I am about to call a spade a spade. I am awkward. There I said it.
I am well aware that I am awkward. I am always second-guessing myself because I know how odd I can be, and seem, to other people. For instance, I can be visibly awkward.
Exhibit A: I was about to meet a rising super star in person and all of the sudden I found myself feeling more nervous than I had anticipated. What did I do you, you ask. I fumbled with my phone in front of her and then proceeded to tell her I was a nervous wreck before recording a small video and taking very awkward pictures with her anyway.
Yes, I know.
Wait, there’s more to the awkward mess that I can be.
I like people. You see, I told you I was odd. I like being around people because I enjoy the positive vibes they exuberate. Although sometimes I feel I can become “too much” to be around. I mean, sometimes I can sit in total silence in the presence of others without really knowing if the others involved are okay with my doing so. So what usually happens, you ask. Most times I walk away or move away to release them from the uneasiness of my silence. Then, of course, I second why I walked away. Do they think I am being rude? Did I just come off as conceited or egotistical? These thoughts, of course, set the stage for very embarrassing outcomes.
Here’s Exhibit B: There I was, standing in silence among some of my peers when I realized in my own mind that my silence was too awkward. I walked away, then immediately second guessed myself. I paused in mid strut and glanced over where I had just walked way from. There are no words to describe the look I made in that instant… So I’ll entertain you with a reenactment of my face.
Scary huh? Yea, I quickly looked away realizing what I had just done, before I could witness any reactions to my face. At this point there was no hiding my awkwardness. (Note: there is a saying that always sticks with me once I realize I am placing too much importance on being ‘liked’ – “what others think of you is none of your business!”)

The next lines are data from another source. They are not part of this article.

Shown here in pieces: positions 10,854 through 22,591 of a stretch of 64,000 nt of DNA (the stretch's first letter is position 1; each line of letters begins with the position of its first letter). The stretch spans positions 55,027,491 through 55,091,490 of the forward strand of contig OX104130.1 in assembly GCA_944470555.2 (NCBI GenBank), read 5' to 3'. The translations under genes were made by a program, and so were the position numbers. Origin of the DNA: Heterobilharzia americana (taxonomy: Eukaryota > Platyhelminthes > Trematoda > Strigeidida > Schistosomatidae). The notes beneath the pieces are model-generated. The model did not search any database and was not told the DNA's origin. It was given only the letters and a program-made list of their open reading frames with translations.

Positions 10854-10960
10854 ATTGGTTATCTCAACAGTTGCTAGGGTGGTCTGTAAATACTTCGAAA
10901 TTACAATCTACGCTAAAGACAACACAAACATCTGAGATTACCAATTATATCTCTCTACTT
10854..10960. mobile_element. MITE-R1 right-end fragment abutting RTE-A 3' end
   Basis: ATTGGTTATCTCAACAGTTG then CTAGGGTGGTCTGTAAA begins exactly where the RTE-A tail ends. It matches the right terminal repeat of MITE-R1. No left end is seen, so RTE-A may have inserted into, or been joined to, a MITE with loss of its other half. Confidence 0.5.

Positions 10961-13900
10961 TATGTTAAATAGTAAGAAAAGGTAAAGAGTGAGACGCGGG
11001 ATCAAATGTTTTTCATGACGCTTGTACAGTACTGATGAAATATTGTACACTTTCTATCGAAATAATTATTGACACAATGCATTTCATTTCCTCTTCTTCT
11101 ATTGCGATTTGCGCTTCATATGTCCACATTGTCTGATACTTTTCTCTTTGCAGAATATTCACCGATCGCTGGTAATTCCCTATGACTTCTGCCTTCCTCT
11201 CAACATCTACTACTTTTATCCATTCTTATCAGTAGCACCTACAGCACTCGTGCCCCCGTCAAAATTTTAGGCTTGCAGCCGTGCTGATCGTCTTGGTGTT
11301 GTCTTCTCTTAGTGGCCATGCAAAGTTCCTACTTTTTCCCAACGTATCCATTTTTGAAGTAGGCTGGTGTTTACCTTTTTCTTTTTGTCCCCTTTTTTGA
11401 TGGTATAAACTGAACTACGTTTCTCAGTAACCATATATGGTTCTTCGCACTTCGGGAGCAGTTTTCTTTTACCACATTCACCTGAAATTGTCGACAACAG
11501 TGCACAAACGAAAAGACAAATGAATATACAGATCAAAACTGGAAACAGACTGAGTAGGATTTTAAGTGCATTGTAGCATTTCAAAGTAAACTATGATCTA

Allow me to give you a little bit of the back story to hopefully better explain the hot mess I am today. In fifth grade, my teacher announced to the class that we would be creating make believe work scenarios for ourselves to reflect the way Egyptians used their skills to make these decisions in the past. I was thrilled. And of course, I signed up to do hieroglyphics for my career choice. To my surprise, I was then told this could not be my assignment because I was a girl.
Until then, I had never been told no just because of who I am.
Me, the purple-skirt-wearing-girl with matching orange British Knights being told that I could not do what I really wanted to sign up for because I was me. A girl. It’s a moment that’s always stuck with me.
Fast forward to the seventh grade, and my school was holding a poster design contest that would coincide with an event called “Fun Day in the Park” in my neighborhood. I submitted my poster giving the outcome very little thought. What happened next was bitter sweet. I won the poster design contest. The organizers proudly made it into a billboard and placed it prominently along the highway to announce the event. I was so thrilled. At the same time, though, I was met with pretty harsh opposition from some of my peers. One calmly expressed to me: “I don’t understand why they picked yours. It had bubbles??”
That hurt. But I do also remember my art teacher telling me to be proud because it was different. Since then, I have graciously accepted this as who I am. Different. Awkwardly different. I dance to my own tunes, literally and figuratively. Figuratively, I made that very clear in my multicolored bubble poster years ago.
Now, to get the dancing portion right.